Aaron and I just started watching Friday Night Lights on Hulu. It originally aired in 2006 so it's decently old now but it's basically all about a high school football team in Texas. I watched the whole series a couple years ago, but Aaron hadn’t even heard of it so I told him we could watch the first episode to see if he liked it. Fast forward a couple weeks and we’re in season two now and it’s usually Aaron who suggests we turn it on. The best part is the way he has picked up a sporadic southern accent, calls Tim Riggins “Skeeter” for I don’t know what reason, and will now randomly offer up a Riggins-like toast to whatever we’re doing: “Here’s to God, and football, and ten years from now _________.” Fill in the blank with anything. All in a southern accent, of course. I love him.

The other night we were watching the show and if you know it at all, you know that Landry Clarke is desperately in love with Tyra Collette. He has done everything he can think of to prove that he loves her, and while she has sometimes reciprocated, it is a drama series, so it’s mostly unrequited love. If it were reciprocated, viewers would get bored. We love the drama, the uncertainty, the little bit of possible chaos. It’s what keeps us coming back for more.

So Landry is in love with Tyra and one night at a party he’s talking about relationships with another friend, Julie, and Julie has a little conflicted love story of her own but she has decided to give up on hers. To which Landry says, “You don't just give up, though. If you really care about something, you don't just give up. You do whatever it takes." And it took me a fraction of a second to respond out loud to the TV, “That's the dumbest advice I’ve ever heard.”

Here’s why: I used to live on that kind of dating advice. I used to follow all the rules of putting the other person first and not giving up and holding out hope, all in the name of love. I was interested in what they liked. I supported their hobbies. I jumped at the chance to cheer them on because, you guys, you don’t give up when it’s love! And you know what happened? Nothing. I just became the desperate, pathetic girl who thought of dumb things to say in the hopes of eliciting a response – ANY response. “Dude, you were in my dream last night, how weird is that?” I wish I could go back and tell myself to sit down and put my phone away.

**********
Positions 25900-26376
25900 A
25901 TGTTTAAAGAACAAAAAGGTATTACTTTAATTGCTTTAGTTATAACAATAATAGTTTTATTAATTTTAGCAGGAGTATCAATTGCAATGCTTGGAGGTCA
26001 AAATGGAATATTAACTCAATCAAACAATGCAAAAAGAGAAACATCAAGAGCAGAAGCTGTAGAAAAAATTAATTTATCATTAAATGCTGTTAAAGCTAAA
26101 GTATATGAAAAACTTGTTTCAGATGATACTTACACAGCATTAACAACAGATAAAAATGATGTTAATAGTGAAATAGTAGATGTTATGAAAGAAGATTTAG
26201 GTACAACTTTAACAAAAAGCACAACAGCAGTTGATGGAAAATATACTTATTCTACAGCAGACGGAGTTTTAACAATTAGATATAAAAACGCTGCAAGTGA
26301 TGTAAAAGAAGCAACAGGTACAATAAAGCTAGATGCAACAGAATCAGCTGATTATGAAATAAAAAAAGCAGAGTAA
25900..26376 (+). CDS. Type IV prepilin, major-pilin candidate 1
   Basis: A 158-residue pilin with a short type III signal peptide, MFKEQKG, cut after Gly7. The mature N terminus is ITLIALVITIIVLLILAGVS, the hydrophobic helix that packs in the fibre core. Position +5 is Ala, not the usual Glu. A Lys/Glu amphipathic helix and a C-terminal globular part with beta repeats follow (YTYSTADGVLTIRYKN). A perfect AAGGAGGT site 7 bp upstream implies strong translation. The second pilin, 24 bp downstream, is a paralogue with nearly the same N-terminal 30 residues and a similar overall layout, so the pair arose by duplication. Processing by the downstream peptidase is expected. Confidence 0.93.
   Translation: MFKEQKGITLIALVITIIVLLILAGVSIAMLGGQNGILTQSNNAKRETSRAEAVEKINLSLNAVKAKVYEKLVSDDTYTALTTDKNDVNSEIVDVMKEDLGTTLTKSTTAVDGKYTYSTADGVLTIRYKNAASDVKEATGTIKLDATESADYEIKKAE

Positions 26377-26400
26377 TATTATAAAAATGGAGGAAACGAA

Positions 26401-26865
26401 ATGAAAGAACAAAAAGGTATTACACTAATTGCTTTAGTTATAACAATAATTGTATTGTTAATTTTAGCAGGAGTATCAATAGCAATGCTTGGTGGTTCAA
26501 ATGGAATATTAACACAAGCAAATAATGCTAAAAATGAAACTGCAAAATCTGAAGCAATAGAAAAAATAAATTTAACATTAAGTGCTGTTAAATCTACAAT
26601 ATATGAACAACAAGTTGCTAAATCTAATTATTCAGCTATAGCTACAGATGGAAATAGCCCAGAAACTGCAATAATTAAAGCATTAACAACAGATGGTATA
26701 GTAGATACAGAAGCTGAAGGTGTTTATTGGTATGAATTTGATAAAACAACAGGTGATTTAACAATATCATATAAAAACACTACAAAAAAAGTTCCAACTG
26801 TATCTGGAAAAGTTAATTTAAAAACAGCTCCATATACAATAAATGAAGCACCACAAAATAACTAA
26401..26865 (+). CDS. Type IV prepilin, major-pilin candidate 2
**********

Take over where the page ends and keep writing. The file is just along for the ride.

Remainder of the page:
But when I had the slightest inkling they were interested in me, I tried to do nice things for the boys I liked – ran errands, bought presents, left surprises for them to find, wrote notes, called, texted, emailed. I tried to keep it breezy, but honestly, it was never breezy. My heart was on the line 100% of the time, and 9 times out of 10 I received little to no response. The text went unanswered, the call unreturned. The gift unacknowledged until I asked about it and then, “Oh yeah, I saw that. Thanks.” Apparently that somehow translated in my mind to, “I love it and I love you.” Hahaha I am the worst.

So this was the entirety of my twenties. If it wasn’t one boy it was another. They offered me just enough of themselves to keep me hanging on and holding out hope, enough for me to think, “When you love someone, you don’t give up on them,” even though everything about the situation was a massive red flag. I wasted time and energy and love and tears on boys who were interested in one thing and it was not my heart.

But the truth is if they don’t love you back, you can’t make them. If they don’t love you, no amount of nice gestures or bending over backwards will make them change their mind. You have to let go of the notion that you are in some kind of romantic comedy or drama series where eventually he’ll come around and notice you. He usually won’t. And if he does, you better make sure he has made a complete 180 in his attitude, his heart, and his life before you ever let him in because otherwise you’ve just re-entered the same cycle. 

The book that changed my perspective on dating was The Mingling of Souls by Matt Chandler. It was this book that helped me see I was wasting all of my time on guys who did not like me, did not desire to see me flourish, did not want to see me grow in the Lord and pursue what was good, but rather use me for their own gain, their own ego, their own pride. I know a lot of women who can say the same thing. After putting their whole selves – heart, body, and soul - on the line, they realized his heart was never in it.

In the book, Chandler says, “If you are in a relationship where the other person refuses to acknowledge openly his pursuit of you, delight in you... then you are not really dating. You are being played. You are caught in a game in which your heart is going to lose.”

My heart lost enough to know this is true – enough days and years of my life to tell you that it’s legit. If he’s not openly acknowledging you, delighting in you, shouting from the rooftops that he’s with you, then goodbye. You are not a secret. You are not an option. You are not a side chick. You are not a possibility. You are more precious, more important, more valuable than that. You are not a burden, you are not in the way, you are not a hindrance. You are beautiful and worthy and you do not sell yourself short.